Within an hour messages were flashing to Cuba, England, France, Spain, and to every part of the United States. The petition to the Queen Regent was telegraphed to more than two hundred correspondents in various American cities and towns. Each correspondent was instructed to hire a carriage and employ whatever assistance he needed, get the signatures of prominent women of the place, and telegraph them to New York as quickly as possible. Within twenty-four hours the vast agencies of "yellow journalism" were at work in two hemispheres for the sake of the helpless girl prisoner. Thousands of telegrams poured into the Journal office. Mrs. Jefferson Davis, the widow of the Confederate President, wrote this appeal, which the Journal promptly cabled to the summer home of the Queen Regent at San Sebastian:
"TO HER MAJESTY, MARIA CRISTINA, Queen Regent of Spain:
"Dear Madam: In common with many of my countrywomen I have been much moved by the accounts of the arrest and trial of Señorita Evangelina Cisneros. Of course, at this great distance, I am ignorant of the full particulars of her case. But I do know she is young, defenseless, and in sore straits. However, all the world is familiar with the shining deeds of the first lady of Spain, who has so splendidly illustrated the virtues which exalt wife and mother, and who has added to these the wisdom of a statesman and the patience and fortitude of a saint.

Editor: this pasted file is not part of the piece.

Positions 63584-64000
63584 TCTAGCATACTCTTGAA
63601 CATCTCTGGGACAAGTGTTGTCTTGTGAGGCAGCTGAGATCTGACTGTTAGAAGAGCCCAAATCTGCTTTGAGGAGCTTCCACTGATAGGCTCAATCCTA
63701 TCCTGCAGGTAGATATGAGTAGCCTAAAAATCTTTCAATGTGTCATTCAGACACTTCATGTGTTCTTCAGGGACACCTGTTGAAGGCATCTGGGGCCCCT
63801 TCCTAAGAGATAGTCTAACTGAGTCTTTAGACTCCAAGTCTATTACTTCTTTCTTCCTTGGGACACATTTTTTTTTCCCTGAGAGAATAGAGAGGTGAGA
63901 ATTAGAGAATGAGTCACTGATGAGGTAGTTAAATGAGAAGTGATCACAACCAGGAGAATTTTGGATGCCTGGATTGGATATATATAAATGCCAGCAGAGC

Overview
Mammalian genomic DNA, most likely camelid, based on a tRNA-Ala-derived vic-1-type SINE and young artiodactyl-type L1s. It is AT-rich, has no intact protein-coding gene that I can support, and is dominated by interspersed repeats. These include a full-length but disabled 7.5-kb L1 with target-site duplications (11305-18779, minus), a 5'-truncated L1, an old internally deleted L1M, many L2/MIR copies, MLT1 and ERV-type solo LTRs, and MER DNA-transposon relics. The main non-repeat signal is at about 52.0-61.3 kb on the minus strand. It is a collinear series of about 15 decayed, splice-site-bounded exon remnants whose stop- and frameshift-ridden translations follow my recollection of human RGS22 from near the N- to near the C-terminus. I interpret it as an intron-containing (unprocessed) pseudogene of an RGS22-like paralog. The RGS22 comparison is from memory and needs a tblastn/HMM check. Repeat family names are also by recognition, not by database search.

"To you I appeal to extend your powerful protection over this poor captive girl—a child almost in years—to save her from a fate worse than death. I am sure your kind heart does not prompt you to vengeance, even though the provocation has been great. I entreat you to give her to the women of America, to live among us in peace.
"We will become sureties that her life in future will be one long thank-offering for your clemency.
"Do not, dear Madam, refuse this boon to us, and we will always pray for the prosperity of the young King, your son, and for that of his wise and self-abnegating mother.
"Your admiring and respecting petitioner, "VARINA JEFFERSON DAVIS."
Then Mrs. Julia Ward Howe, author of the "Battle Hymn of the Republic," wrote this appeal to the Pope, which the Journal cabled to the Vatican: